Tag Archives: lucky charm

“Crossed Fingers” Good Luck Necklace Pendant

Original Text: “My superstition or ritual I guess for getting good luck is this necklace my mom gave me for college auditions and it’s kind of just like a “crossing your fingers” pendant, like a little hand with crossed fingers for good luck. I rub it or touch it when I need luck. I feel like it has helped me because I got into my dream school, USC, and every time I wear it and touch it, it just feels like I’m getting good luck”

Context: The informant is 18 years old and studies musical theater at USC. Her family is Chinese, but she was raised in Singapore for most of her life. The informant was given this gold necklace with a crossed fingers charm by her mother for good luck during her college auditions. Her parents have “always supported my [her] pursuit of musical theater” and this necklace represents that. She always wears the necklace because it “means a lot” to her. She believes that the crossed fingers themselves amplify the luck already associated with the necklace.

Analysis: The necklace itself is fully gold, which in Chinese culture represents wealth, luck, and happiness. Her mom gifted her this piece of jewelry, which mirrors the common tradition of women gifting and passing down jewelry to each other that contain traditional knowledge, magic, or significance. Perhaps a man would not choose the same gift. The “crossed fingers” symbol that’s featured as a pendant is a common gesture for luck in Western culture and can be used to call on God for protection. Although this gesture is not uniquely Chinese or Singaporean, Singapore’s national language is English and the nation has a strong Western influence — explaining the luckiness of the “crossed fingers” for the informant and her family.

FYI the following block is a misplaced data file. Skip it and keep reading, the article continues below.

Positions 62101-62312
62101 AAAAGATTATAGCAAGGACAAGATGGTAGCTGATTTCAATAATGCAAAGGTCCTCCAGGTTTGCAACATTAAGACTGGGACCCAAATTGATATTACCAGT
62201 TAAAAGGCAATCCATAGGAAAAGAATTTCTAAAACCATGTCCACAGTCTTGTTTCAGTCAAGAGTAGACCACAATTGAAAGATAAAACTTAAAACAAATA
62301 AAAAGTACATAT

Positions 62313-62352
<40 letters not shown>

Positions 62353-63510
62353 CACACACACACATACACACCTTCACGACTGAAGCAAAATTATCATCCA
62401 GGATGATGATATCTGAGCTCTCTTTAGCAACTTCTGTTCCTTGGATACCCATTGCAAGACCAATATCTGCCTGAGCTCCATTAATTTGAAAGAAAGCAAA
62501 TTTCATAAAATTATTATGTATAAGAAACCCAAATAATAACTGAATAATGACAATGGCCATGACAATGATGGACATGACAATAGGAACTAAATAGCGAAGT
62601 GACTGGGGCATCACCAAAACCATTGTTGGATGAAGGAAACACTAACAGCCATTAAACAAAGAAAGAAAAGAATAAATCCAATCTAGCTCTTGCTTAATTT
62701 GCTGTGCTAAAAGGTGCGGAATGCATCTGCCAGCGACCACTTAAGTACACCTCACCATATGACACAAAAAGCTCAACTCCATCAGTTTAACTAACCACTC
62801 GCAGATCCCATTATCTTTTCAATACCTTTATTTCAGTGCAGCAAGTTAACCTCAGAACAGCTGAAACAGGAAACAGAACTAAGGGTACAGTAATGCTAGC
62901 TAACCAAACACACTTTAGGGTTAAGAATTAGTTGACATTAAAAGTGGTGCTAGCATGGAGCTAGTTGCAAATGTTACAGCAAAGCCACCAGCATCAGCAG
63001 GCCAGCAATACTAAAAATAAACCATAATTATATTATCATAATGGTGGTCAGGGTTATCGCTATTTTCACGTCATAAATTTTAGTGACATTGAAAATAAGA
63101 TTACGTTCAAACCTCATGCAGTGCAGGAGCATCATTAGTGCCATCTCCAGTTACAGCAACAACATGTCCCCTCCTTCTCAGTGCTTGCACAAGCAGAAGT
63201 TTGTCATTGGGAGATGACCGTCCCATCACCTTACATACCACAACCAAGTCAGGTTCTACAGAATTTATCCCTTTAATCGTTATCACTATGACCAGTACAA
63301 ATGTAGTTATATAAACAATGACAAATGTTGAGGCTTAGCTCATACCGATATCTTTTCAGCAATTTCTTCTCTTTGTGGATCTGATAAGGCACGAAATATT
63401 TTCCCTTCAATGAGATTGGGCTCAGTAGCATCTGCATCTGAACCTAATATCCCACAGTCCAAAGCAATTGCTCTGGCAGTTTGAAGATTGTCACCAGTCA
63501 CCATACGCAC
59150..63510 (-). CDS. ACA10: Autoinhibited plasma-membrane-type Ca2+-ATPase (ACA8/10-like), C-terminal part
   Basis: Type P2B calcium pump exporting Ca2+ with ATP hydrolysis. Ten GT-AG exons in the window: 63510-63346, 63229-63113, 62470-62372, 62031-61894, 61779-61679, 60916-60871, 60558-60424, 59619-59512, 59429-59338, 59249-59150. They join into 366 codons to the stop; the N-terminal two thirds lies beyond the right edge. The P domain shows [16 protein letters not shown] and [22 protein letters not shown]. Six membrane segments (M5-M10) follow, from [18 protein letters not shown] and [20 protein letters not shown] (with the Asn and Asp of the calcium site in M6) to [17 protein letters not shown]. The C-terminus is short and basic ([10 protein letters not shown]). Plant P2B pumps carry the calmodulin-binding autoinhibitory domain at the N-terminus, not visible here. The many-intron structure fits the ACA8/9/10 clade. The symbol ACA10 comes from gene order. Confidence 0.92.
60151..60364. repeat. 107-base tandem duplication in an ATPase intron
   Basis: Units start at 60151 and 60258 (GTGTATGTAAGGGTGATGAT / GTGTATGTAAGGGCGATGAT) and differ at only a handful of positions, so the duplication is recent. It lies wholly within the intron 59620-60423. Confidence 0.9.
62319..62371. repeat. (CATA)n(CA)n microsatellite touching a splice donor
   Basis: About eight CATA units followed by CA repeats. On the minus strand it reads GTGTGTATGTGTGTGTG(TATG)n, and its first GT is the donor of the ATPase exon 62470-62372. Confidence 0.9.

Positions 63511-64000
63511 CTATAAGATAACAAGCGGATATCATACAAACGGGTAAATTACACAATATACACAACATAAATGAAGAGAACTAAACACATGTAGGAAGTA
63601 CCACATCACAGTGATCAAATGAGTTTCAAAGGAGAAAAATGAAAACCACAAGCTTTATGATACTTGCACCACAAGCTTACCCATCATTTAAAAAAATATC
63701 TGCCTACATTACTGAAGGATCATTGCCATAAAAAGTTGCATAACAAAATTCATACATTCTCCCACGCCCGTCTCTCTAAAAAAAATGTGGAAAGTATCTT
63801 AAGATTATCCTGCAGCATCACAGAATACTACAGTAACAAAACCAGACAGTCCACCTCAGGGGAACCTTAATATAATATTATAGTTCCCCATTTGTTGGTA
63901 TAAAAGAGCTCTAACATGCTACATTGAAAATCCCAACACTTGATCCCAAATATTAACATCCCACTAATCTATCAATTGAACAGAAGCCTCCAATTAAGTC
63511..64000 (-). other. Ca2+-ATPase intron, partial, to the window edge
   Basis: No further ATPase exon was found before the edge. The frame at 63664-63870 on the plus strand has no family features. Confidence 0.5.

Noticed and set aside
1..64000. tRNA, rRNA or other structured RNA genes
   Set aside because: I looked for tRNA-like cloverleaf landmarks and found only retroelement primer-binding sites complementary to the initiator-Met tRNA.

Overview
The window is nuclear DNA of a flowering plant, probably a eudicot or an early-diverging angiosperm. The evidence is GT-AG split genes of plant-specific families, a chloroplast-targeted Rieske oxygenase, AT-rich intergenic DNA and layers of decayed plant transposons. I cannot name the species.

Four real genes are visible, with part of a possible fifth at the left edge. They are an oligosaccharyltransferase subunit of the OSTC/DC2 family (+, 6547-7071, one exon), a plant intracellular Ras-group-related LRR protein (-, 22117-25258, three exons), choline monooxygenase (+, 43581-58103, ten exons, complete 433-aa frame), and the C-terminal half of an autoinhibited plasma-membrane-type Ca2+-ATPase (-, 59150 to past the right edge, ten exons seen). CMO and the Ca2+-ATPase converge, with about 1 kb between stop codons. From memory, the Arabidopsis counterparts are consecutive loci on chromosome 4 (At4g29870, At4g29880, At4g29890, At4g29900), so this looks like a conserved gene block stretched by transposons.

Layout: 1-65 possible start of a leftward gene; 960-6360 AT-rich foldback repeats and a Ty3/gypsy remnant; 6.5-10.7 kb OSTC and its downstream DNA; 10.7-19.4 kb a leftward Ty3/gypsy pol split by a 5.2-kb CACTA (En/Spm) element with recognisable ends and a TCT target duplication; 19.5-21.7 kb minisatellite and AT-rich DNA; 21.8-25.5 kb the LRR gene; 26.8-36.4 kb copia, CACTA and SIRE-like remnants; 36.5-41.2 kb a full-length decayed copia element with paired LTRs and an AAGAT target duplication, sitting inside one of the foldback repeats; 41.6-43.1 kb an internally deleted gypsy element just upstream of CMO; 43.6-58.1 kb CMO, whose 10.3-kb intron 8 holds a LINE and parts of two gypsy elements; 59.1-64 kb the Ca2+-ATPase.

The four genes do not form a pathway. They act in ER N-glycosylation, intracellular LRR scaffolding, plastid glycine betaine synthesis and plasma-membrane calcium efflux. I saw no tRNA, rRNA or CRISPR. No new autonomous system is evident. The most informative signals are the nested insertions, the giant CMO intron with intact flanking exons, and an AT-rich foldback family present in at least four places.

The Science Bunny


A: I mean if you’re looking for a real piece of folklore, I have a science bunny. You remember the science bunny.

ME: science bunny?

A: the science bunny goes in the pocket of lab coat

ME: ohhh!! (I remembered the science bunny at this point) 

A: every time I have a biology lab or any time that I’m in my lab coat really. Which is a lot. I was in it like uhh probably eight hours a week this semester.

ME: where did you get this bunny?

A: it was a gift for Chinese New Year that was sent from my aunt who’s not my aunt. So she sent me a little–

ME: like a family-friend aunt?

A: a family-friend aunt. 

ME: I have those too

A: and then they had like, the ears had like lanterns and some stuff on them. So but then it was so tiny that I could stick it in my pocket. And then whenever we had exams, my friend and I (who is in biology and chemistry) wed take out the bunny– Cause usually we’d be sitting around each other in the exam room– the bunny, all the knowledge all the science knowledge it’d absorbed by sitting in my pocket, it was going to give back to us. So, that is my little superstition. I’m also convinced that somebody lives in my basement at home, secretly. But that’s not a superstition